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Movie Review

Maleficent also known as “Maléfica,” “Maleficent,” “Maléfique,” “Malévola,” “Malefisent,” “Maleficent - Die dunkle Fee,” “Maleficent - Pahatar,” “Demóna,” “Czarownica,” “Grdana,” “Zlurada”

MPAA Rating: PG for sequences of fantasy action and violence, including frightening images.

Reviewed by: Pamela Gardner

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Primary Audience:
Kids Family Teens Adults
Fantasy Family Action Adventure Romance Mystery Thriller Prequel 3D
1 hr. 37 min.
Year of Release:
USA Release:
May 30, 2014 (wide—3,800+ theaters)
DVD: November 4, 2014
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Relevant Issues
Copyright, Walt Disney Studios Motion Pictures

Does the natural human heart lead us to goodness or evil? “The heart is deceitful above all things, and desperately wicked…” —Jeremiah 17:9. We are born sinful, not pure. Following our own feelings, such as anger, hate and desire for revenge, leads to great sinfulness. Instead, we need to follow the wisdom and instruction of God.

What are the dangers and temptations of sin/evil?

FORGIVENESS—importance of forgiving those who wrong us


dragons and dinosaurs—discover how they are connected

dragons in the Bible

Dangers of real Satanic-inspired sorcery

magic in the Bible

sorcery in the Bible


witches and witchcraft

THE OCCULT—What does the Bible say about it? Answer

Satan in the Bible

Is Satan a real person that influences our world today? Is he affecting you? Answer

SATAN’S STRATEGY—What is one of Satan’s most successful strategies in dealing with followers of Christ? Answer

What is one of Satan’s most successful strategies in dealing with followers of Christ? Answer

devil and demons in the Bible

Featuring: Angelina JolieMaleficent
Elle FanningPrincess Aurora
Juno TempleThistletwit
Brenton Thwaites … Prince Phillip
Sharlto Copley … Stefan
Ella Purnell … Teen Maleficent
Hannah New … Leila
Sam Riley … Diaval
Imelda Staunton … Knotgrass
Vivienne Jolie-Pitt … Toddler Princess Aurora
more »
Director: Robert Stromberg—“Pirates of the Caribbean: At World's End,” “The Hunger Games,” “The Golden Compass”
Producer: Moving Picture Company
Roth Films
Walt Disney Pictures
Distributor: Walt Disney Studios Motion Pictures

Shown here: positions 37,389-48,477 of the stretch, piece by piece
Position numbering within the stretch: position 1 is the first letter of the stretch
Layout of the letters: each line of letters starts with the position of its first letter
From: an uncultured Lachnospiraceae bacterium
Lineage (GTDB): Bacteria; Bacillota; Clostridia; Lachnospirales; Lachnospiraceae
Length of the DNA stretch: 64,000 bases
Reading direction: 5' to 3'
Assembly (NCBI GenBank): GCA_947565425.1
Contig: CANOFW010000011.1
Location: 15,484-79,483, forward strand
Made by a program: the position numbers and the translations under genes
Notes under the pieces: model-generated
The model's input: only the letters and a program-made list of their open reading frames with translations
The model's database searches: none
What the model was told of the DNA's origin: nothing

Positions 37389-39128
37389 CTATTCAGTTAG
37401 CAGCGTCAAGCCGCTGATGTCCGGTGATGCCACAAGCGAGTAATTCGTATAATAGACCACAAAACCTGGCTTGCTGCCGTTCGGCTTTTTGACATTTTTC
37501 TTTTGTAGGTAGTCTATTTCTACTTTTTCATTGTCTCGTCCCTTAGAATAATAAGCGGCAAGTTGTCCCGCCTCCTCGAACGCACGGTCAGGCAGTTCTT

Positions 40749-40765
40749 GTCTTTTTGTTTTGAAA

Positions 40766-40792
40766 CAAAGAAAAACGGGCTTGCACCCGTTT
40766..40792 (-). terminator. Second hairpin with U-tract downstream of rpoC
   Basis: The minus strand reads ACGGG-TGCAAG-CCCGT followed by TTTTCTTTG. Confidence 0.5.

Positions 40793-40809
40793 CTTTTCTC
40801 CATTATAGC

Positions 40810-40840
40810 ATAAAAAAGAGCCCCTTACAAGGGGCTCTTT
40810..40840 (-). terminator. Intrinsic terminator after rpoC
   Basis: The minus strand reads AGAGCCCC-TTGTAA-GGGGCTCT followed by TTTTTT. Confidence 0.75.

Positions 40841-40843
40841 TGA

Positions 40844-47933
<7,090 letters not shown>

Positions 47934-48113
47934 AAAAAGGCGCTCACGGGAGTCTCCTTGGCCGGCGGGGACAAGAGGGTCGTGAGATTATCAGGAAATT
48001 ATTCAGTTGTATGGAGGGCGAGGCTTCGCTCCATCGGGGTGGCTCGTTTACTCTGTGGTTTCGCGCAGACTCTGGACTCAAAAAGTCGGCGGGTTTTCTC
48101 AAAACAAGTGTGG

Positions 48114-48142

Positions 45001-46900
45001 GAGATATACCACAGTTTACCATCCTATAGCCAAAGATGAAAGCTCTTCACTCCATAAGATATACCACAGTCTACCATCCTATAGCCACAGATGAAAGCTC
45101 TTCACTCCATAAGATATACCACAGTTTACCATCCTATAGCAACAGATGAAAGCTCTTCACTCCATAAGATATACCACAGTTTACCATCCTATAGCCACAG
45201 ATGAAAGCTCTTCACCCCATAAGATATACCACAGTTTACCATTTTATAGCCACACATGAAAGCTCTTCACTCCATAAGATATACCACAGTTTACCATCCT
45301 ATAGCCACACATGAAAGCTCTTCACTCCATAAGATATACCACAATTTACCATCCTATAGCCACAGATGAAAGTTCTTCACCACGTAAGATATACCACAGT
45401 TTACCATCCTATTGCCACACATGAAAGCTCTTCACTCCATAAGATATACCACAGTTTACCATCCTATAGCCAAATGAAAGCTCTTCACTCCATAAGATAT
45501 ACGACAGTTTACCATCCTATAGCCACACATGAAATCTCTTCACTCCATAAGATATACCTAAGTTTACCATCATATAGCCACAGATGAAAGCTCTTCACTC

When I first saw Angelina Jolie in full make up and costume, I was amazed. She so resembled the 1959 Disney “Sleeping Beauty” villain I grew up watching as a child. I was so very impressed with that sneak peek, I sought out this film. I was lucky enough to have a friend who shared my enthusiasm and joined me on this assignment.

“Maleficent” opens with a vividly scenic fairytale forest in a dreamlike backdrop. Instantly, I was held visual captive by this scene-scape. The narrator begins to speak, and reveals we are about to hear a very different version of “Sleeping Beauty,” one that we have never heard before. We are soon introduced to a young Maleficent, the most powerful and beautiful fairy with beautiful wings. She soon meets a human servant boy named Stefan, they become close friends and a share a kiss. There is unrest between human and fairy kind, Stefan and Maleficent grow apart, animosity and hatred between the two worlds escalates to a defining battle. The king is critically injured by Maleficent and promises his crown to anyone who kills the winged fairy.

Stefan, who is now a grown man, covets the power of the crown. Remembering his younger years, Stefan goes to Maleficent, drugs her and plans to kill her, but instead cuts off her wings and brings them to the dying king as proof of her demise. Maleficent awakens to find herself wingless and her heart goes dark because of the betrayal. Stefan is crowned king. This is the foundation for this side of the tale.

I’ll start with the acting performances. Angelina Jolie is simply remarkable! From the costume to her make-up and on point acting, Angelina Jolie is magnificent. Sharlto Copley (King Stefan) also does a wonderful job; the range of emotions betrayed are believable and consistent. As for Princess Aurora (Elle Fanning), I would say she gives mediocre performance, and it leaves a lot be desired. I understand that Jolie is a powerhouse, but unfortunately Fanning doesn’t hold her own. The cinematography, art direction and writing are very sound.

As for offensive material, there isn’t much. There is fantasy witchcraft, spells and magic, which is expected considering the source material. Another aspect is the violence, there are some battle scenes that are moderate.

The film deals with vengeance. And shows what holding on to such negative and sinister thoughts can do to one’s own heart.